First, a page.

small black poodle with curly hair laying on the floor

My upbringing pretty much went on like this.  I wanted something that was not going to be attached to Christmas or my birthday, I figured out a way to earn the money to buy it.  My folks made sure I was given everything I needed.  I got new school clothes every year, and all the basics one needs in life.  Needs were not an issue, and were provided to me.  

Wants were optional, and I didn’t always get everything I wanted.  I was not so materialistic, and don’t recall asking for much.  I just figured that anything in the “want” category was on me to figure out how to get it.

Work, save (and sometimes begging) were the options.  Never in my upbringing did borrowing come into play. My parents and sisters did not loan me money. I had a great experience growing up learning the value of money.  Saving was fun, and I felt I was well paid for my efforts. 

Anyone can learn good money habits at any age,

but it is helpful if these traits can be learned at a very young age.  It can save a person from acquiring debt, and allow one to amass wealth.  If you spend your adulthood paying off the debt of your youth, that will rob you of years that could have been spent getting ahead financially.  Conversely, if you start out young with good money habits and abandon them in adulthood, you may find yourself constantly broke.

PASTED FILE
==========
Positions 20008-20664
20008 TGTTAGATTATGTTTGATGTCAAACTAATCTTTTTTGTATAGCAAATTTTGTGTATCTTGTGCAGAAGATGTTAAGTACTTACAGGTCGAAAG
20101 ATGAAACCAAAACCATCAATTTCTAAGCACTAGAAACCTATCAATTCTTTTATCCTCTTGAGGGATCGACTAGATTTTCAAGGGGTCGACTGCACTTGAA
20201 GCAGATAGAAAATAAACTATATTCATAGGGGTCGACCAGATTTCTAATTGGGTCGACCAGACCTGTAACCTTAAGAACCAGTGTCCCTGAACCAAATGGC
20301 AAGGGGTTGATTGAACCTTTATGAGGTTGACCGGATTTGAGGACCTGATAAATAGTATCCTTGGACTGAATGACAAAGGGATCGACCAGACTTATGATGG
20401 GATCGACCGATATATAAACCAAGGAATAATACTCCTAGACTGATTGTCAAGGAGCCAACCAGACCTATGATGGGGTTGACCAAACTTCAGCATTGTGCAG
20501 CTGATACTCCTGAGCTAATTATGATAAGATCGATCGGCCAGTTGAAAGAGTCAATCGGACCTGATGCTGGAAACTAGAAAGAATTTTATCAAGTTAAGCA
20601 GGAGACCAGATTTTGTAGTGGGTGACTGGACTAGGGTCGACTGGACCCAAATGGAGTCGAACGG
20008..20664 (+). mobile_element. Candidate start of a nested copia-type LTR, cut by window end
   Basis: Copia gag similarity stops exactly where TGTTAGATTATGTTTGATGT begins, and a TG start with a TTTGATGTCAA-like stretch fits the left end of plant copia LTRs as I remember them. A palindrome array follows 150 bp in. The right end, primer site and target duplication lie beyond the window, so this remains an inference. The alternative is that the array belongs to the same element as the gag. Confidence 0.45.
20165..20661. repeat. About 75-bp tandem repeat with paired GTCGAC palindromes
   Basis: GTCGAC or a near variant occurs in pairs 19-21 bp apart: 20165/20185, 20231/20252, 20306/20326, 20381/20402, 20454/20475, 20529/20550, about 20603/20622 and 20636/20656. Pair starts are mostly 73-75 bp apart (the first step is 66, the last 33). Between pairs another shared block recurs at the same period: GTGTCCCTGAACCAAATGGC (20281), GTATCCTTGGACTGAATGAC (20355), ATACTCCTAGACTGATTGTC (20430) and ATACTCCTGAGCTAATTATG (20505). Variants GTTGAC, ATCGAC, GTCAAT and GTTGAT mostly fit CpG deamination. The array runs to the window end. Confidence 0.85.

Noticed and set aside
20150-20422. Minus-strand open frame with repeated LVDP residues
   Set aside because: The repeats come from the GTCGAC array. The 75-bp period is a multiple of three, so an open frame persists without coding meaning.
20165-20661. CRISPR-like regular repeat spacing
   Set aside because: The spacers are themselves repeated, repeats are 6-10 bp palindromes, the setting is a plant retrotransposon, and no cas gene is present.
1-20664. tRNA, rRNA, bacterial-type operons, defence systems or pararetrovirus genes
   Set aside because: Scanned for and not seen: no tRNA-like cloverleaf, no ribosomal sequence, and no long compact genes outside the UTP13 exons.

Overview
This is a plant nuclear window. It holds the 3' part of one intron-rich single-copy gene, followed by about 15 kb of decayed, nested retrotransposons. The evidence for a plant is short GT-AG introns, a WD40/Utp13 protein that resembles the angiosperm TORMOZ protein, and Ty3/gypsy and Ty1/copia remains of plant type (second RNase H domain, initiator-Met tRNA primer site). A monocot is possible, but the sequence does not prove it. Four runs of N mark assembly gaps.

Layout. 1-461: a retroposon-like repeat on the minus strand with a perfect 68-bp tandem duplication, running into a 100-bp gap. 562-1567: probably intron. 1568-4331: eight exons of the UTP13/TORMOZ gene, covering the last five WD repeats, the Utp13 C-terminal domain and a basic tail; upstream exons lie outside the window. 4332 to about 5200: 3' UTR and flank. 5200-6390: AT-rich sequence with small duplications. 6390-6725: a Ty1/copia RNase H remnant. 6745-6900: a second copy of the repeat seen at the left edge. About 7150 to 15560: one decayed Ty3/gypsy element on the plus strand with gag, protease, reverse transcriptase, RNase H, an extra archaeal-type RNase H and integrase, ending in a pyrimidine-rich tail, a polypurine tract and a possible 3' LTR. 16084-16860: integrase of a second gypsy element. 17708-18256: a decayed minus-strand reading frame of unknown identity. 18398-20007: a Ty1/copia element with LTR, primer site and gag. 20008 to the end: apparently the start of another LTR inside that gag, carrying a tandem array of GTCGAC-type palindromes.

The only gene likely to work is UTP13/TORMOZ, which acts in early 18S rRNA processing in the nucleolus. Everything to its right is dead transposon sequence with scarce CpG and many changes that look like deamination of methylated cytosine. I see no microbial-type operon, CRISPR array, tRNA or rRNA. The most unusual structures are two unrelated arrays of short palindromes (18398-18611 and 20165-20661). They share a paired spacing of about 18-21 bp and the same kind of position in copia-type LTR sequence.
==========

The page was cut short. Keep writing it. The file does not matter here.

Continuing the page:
There are other external factors that can come into play.  An unexpected illness, family member who needs help, natural disasters and more can derail your financial plans.  Not being on the same page as your spouse, a prolonged illness or sudden death can also be financially catastrophic.  Having an emergency fund in place, and enough life insurance is crucial.

The goal is to live within your means, enjoy what money can buy, don’t borrow, and be financially responsible.  Budgeting is a part of “adulting”, but once you know how to do it, its simple.  In fact, it’s so simple even a little girl can do it!

I’d like to hear from you.  Were you wise beyond your years, or are you wandering financially?  I have tools, and advice to help!  Let me know what you think at Elaine’s Lane on FB.